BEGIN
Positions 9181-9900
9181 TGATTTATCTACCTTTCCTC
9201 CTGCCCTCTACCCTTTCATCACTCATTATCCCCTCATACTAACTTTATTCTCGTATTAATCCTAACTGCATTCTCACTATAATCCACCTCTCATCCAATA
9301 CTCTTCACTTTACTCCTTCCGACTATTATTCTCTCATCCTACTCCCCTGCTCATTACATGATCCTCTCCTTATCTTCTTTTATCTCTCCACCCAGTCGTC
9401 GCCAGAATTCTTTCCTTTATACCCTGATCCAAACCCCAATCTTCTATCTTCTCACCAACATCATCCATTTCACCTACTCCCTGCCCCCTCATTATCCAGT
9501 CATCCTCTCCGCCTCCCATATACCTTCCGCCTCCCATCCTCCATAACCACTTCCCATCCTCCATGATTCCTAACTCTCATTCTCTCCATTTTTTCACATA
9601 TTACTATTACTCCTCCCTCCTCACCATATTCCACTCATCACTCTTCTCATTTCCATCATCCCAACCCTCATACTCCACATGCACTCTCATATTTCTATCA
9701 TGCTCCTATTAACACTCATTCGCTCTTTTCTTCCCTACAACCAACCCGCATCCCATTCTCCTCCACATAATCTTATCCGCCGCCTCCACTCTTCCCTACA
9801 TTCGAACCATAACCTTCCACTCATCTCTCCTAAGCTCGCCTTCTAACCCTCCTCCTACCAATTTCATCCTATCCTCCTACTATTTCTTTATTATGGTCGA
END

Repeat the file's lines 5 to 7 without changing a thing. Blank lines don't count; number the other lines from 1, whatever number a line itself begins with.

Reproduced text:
9401 GCCAGAATTCTTTCCTTTATACCCTGATCCAAACCCCAATCTTCTATCTTCTCACCAACATCATCCATTTCACCTACTCCCTGCCCCCTCATTATCCAGT
9501 CATCCTCTCCGCCTCCCATATACCTTCCGCCTCCCATCCTCCATAACCACTTCCCATCCTCCATGATTCCTAACTCTCATTCTCTCCATTTTTTCACATA
9601 TTACTATTACTCCTCCCTCCTCACCATATTCCACTCATCACTCTTCTCATTTCCATCATCCCAACCCTCATACTCCACATGCACTCTCATATTTCTATCA